The ingenuity of Napier‘s system lay in how it transformed complex mental arithmetic into a straightforward physical procedure. A user could simply set up the initial conditions – the numbers to be multiplied – then "run the program" by following the fixed steps of rod placement and diagonal addition. The cognitive load of holding numbers in memory and calculating sub-products was offloaded onto the device itself.

As historian David Bryden puts it in his book Napier‘s Bones: A History and Instruction Manual:

"Napier‘s bones reduced the necessary mental effort of the user to a minimum. The user was not required to memorize tables or to understand any underlying mathematical concepts … The bones made multiplication a task that could be undertaken by anyone who could count."

This mechanical approach, where the "intelligence" resides in the system design rather than the user, would go on to be a core tenet of computer science. Napier‘s bones were, in essence, an algorithm in physical form – a repeatable process that reliably produced a desired output for a range of inputs. In this sense, they foreshadowed concepts like stored memory, sequential processing, and even parallel computing that would emerge in the centuries to follow.

Crafting Calculation

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A set of ivory Napier‘s bones from the mid-18th century, with a carrying case. Photo courtesy of the Mathematical Association of America.

The original sets of Napier‘s bones were hand-crafted from materials like ivory, brass, and boxwood. Creating them was a labor-intensive process that required great skill and precision to accurately transcribe the tables of numbers onto each rod.

According to historian Ivor Grattan-Guinness, a complete set of Napier‘s bones in the 17th century would have cost around 5-7 shillings – the equivalent of about £50-70 ($65-90) in today‘s money. At that price point, they were a luxury item affordable only to universities, government agencies, and wealthy individuals.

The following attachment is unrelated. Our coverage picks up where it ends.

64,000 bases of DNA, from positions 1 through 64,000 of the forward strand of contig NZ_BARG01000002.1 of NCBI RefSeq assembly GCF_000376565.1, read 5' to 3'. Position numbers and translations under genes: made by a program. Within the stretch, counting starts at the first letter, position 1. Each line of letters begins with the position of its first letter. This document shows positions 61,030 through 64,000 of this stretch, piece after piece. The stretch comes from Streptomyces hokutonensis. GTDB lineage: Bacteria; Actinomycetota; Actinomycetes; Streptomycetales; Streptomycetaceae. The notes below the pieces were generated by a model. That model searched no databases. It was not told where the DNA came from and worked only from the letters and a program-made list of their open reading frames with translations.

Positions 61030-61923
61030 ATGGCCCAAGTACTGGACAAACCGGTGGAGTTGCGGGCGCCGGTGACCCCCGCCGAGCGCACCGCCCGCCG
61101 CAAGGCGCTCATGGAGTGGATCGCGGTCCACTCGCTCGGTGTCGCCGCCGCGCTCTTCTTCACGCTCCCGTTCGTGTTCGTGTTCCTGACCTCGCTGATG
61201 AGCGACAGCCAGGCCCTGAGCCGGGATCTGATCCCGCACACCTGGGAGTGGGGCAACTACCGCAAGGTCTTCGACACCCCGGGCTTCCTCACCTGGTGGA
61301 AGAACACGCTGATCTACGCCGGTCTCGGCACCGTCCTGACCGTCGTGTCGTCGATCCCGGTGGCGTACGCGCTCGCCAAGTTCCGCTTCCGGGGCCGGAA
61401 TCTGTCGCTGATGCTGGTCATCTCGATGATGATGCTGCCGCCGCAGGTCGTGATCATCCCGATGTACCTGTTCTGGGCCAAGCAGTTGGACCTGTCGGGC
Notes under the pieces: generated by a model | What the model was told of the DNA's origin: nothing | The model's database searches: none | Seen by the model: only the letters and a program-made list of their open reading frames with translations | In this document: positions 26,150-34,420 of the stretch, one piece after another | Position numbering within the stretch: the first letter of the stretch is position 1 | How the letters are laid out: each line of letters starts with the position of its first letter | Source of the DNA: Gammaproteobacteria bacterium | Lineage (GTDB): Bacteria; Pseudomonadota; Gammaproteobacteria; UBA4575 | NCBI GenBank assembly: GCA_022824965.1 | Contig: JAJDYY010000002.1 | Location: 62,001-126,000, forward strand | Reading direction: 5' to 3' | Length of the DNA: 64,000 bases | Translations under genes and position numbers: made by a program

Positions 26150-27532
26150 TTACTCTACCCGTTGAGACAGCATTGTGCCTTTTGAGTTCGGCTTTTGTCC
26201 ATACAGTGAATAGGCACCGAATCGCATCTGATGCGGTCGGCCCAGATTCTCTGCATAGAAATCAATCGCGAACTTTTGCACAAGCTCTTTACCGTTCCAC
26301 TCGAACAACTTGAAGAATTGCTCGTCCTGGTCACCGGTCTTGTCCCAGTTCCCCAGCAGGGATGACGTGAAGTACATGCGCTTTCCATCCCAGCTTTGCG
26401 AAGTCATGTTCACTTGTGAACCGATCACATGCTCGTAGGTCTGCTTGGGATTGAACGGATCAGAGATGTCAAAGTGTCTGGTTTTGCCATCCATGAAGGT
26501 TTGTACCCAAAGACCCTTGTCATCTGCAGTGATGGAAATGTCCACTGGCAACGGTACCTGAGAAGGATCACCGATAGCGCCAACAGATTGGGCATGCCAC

Over the next two centuries, however, the manufacture of Napier‘s bones became more streamlined and economical. By the mid-1700s, sets made of less expensive materials like wood, paper, and paste-board had brought the price down to a few pence, making them more widely accessible.

This reduction in cost and increase in availability mirrored later trends in the development of computing hardware. Just as mainframe computers gave way to minicomputers, then personal computers, then mobile devices, calculating tools followed a similar path of democratization as manufacturing improved and costs came down.

By the 19th century, Napier‘s bones had been eclipsed by more sophisticated calculating devices like the slide rule and mechanical calculator. But they remained popular as an educational tool for demonstrating core mathematical concepts. Even today, students around the world still learn to multiply using Napier‘s lattice method and make their own DIY Napier‘s bones sets out of paper or wood.

The Legacy of Logs

![Charles Babbage‘s Difference Engine No. 1](
A portion of Charles Babbage‘s Difference Engine No. 1, an early mechanical computer. Photo via Wikimedia Commons.

While Napier‘s bones were undoubtedly a groundbreaking invention, it was his work on logarithms that would go on to have the most far-reaching impact on the field of computing. As Napier himself explained in the preface to A Description of the Admirable Table of Logarithms:

"Seeing there is nothing that is so troublesome to mathematical practice … than the multiplications, divisions, square and cubical extractions of great numbers, which besides the tedious expense of time are for the most part subject to many slippery errors, I began therefore to consider in my mind by what certain and ready art I might remove those hindrances."